From Ontario County Journal 27 May 1910

PERSONAL WAR EXPERIENCES - Canandaigua Has Some Living Heroes Who Had Hair Breadth Escapes in Civil Strife

It is impossible to transfer to the heart and mind of the generation which has come upon the stage of activity since the close of the Civil war the full significance and meaning of the Memorial day to be observed on Monday next, as seen and appreciated by the men who wore the blue. Personal experiences which time cannot blot from memory make the day sacred in their minds.

"What stands out in your memory as your most thrilling experience during the war?" Edward H. Frary, well-known veteran, was asked this week. Mr. Frary was wounded several times. "I have often been asked," he said, "how it felt to be wounded. That depends upon the nature and location of the wound. A flesh wound in the calf of the leg feels like a sting or a blow, hardly noticeable for a few minutes. Another time I was struck in the knee pan with a ball that was either spent or glancing from a tree. I was just stepping forward. The force of the ball threw the leg back. I fell forward, and upon getting up, the leg was so numbed I could not stand upon it. It soon recovered its normal condition. At another time I received what was nearly a finishing wound. The ball striking in the left lower triangle of the neck, came out near the third dorsal vertebrae. It had passed through the upper part of the lung and broke a rib in its passage. At the time it seemed to me as though a mighty iron hand had torn off my whole left side, blood spurted from my mouth and nose, causing me to think the end had come. After the first few minutes I sensed but little pain. While being carried to the rear by comrades, I could hardly breathe on account of the accumulation of blood in the throat and lungs. It was a long trip and I grew faint. I asked the comrades to lay me down, which they did. I became insensible, and they supposed that I was dead. After laying there several hours, I regained consciousness and was carried back finally to the field hospital. As my wound was considered fatal, I received no care whatever from the medical staff. I lay two days on the ground along with several acres of wounded. I was near enough the operating table to witness the surgeons at their bloody work. They amputated limbs until it seemed to me there must have been more than a cord of bloody severed arms and legs. It was about midnight of the third day, I guess, that they commenced to load the wounded into ambulances. Soon all were filled. Then about a hundred army wagons were loaded, and all started for Fredericksburg. I was loaded in to the last one, having been picked up because I was in the way of the team, which had stopped and refused to trample over me. Then began the ride to Fredericksburg -- across fields, logs, ditches, corduroy roads and ruts. Is it any wonder that every jolt I wondered whether I would be alive for the next one? I often dream of the horrors of that ride."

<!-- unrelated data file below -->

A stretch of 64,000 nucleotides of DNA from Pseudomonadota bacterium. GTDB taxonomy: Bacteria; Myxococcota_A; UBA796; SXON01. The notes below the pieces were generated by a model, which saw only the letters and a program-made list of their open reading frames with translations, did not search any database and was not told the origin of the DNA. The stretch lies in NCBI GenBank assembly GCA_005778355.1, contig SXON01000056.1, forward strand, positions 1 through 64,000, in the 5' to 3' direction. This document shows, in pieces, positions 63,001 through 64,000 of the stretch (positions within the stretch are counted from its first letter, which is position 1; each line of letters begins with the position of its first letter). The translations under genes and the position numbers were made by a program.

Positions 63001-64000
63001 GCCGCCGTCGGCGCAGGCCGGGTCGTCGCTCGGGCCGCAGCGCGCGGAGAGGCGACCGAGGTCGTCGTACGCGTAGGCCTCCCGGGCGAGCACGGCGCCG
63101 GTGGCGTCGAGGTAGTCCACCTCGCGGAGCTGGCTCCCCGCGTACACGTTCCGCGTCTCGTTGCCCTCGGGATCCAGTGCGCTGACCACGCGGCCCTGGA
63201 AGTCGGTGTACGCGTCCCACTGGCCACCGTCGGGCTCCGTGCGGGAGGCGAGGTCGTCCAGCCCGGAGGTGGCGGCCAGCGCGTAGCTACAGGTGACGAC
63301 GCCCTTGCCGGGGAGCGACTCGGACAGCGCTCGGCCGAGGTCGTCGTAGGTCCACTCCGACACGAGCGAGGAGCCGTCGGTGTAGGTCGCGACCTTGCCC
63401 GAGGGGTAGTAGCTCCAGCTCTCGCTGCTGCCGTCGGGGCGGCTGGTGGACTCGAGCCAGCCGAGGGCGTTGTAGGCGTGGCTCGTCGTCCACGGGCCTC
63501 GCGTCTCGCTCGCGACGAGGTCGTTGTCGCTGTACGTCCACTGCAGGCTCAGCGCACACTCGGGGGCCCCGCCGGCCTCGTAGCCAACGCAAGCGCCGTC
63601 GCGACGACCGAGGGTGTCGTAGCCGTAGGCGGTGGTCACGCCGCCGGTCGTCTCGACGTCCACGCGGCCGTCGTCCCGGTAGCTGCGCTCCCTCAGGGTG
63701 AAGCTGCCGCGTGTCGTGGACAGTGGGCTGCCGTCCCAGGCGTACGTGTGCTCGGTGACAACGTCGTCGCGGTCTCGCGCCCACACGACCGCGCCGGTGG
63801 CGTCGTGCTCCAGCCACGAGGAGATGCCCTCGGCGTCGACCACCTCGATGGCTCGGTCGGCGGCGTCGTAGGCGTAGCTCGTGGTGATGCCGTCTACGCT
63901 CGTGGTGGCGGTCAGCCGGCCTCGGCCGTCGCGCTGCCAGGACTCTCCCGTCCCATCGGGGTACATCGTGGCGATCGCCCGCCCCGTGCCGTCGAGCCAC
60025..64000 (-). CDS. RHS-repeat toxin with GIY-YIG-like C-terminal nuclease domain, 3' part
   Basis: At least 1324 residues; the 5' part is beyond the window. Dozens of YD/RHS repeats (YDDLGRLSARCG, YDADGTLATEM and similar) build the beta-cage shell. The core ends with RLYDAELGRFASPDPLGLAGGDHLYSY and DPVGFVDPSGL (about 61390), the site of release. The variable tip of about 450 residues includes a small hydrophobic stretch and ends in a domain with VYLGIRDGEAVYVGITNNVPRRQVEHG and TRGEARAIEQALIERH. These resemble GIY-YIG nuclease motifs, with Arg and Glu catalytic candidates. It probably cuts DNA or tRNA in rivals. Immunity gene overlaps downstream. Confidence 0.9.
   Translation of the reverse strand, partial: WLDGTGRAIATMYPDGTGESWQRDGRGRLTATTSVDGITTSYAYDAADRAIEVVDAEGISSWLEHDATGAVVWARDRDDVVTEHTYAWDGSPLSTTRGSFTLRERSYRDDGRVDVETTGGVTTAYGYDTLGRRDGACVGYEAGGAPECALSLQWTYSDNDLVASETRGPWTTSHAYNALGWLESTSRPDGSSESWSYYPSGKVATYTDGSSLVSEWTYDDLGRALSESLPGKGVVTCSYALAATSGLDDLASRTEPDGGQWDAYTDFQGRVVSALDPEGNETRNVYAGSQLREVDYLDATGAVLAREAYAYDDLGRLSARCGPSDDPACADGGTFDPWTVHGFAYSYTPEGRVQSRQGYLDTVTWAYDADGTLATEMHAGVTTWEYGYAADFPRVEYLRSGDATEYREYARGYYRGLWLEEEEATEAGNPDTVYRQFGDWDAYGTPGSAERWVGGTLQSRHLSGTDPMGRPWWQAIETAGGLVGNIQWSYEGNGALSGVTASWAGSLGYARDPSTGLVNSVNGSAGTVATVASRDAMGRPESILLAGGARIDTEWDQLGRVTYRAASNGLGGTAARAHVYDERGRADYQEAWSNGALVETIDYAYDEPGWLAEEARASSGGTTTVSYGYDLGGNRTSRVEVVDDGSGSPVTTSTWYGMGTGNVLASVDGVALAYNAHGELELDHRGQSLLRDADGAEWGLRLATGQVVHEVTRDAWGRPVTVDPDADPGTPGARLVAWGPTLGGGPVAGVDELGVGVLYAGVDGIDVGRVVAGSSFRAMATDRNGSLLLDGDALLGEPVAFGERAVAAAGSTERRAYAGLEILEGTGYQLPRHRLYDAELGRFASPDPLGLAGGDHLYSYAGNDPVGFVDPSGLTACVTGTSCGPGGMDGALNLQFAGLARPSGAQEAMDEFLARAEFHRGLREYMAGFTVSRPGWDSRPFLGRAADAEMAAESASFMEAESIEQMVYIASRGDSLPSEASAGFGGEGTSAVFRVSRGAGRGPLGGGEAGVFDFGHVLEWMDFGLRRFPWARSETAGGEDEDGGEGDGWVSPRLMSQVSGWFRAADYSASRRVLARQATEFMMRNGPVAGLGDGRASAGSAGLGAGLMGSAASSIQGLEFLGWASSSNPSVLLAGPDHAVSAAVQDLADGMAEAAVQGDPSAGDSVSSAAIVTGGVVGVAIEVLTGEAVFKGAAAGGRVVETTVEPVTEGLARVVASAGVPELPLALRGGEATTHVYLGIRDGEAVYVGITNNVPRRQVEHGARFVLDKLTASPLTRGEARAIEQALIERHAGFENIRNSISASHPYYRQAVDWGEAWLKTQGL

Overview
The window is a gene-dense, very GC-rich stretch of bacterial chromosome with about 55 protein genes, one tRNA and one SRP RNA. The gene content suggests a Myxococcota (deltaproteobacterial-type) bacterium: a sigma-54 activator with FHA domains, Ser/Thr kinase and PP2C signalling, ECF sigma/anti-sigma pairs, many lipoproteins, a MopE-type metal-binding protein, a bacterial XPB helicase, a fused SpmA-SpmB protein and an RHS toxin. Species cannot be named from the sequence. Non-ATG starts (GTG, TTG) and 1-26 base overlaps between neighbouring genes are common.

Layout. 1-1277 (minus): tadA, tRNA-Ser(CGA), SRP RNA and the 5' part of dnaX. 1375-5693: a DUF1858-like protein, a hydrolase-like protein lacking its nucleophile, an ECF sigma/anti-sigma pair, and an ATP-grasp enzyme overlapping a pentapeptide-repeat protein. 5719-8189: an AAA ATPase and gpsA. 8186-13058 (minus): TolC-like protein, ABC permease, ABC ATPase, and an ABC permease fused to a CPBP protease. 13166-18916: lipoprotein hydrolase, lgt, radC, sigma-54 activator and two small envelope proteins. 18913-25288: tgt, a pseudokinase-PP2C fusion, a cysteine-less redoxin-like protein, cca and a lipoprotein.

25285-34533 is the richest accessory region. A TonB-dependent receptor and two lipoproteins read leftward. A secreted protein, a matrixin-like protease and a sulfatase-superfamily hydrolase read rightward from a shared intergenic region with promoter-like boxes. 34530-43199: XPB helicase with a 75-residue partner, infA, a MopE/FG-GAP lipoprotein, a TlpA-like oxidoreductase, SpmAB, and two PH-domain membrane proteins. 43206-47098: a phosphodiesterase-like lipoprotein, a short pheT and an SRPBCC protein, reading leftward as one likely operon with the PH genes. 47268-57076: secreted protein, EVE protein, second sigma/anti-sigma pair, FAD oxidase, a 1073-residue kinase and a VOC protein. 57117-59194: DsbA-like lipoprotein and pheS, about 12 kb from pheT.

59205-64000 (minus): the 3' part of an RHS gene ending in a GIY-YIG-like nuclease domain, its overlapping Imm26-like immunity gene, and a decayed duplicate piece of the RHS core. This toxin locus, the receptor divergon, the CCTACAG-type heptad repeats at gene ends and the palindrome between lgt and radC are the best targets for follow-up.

C. H. Proudfit, now residing at Rochester, tells the story of how his life was saved by H. B. Ferguson of this village, a member of his company in the 126th regiment. "It was 46 years ago the 6th of this month," said Mr. Proudfit. "I had received what were supposed to be two mortal wounds and was left upon the field for dead. My left arm was shot away and I had a bullet in my side. Ferguson was wounded too, but he picked me up and helped me to the rear. I don't know all that happened. Ferg. wrote a line north to my relatives and I have that now in my possession, highly prized."

One day at Spottsylvania stands out in memory of A. Eugene Cooley as having presented all the horrors of war. Mr. Cooley served with the Fourth N. Y. Heavy Artillery. "The morning of May 12, 1864, found us," says Mr. Cooley, "in the rear of the second corps, when the charge was made on the Bloody angle. The battle in front, forcing the rebels back, was furious, and from our position we were in plain sight of the fighting. Men fought like demons to take the life of their fellow men. Dead and wounded were lying everywhere. The carnage kept up from early morning until after dark. Screaming shells mingled with the cries and moans of the dying. The air was filled with splinters and limbs shattered by the rain of shell. The struggle over, we were marched back into the timber and laid down, hoping to get a little sleep. In a few minutes we were ordered to pack up and fall in and make no noise. Then came a view of the most horrible sight of the war. As we marched across an open field in the woods, large bonfires gave flickering glimpses of blood-stained surgeons working by fire light. It was the field hospital. Emergency operating tables were constructed on poles. I observed at the end of the tables piles of legs and arms, each as large as cocks of hay. Probably the total of killed and wounded that day was over 12,000."

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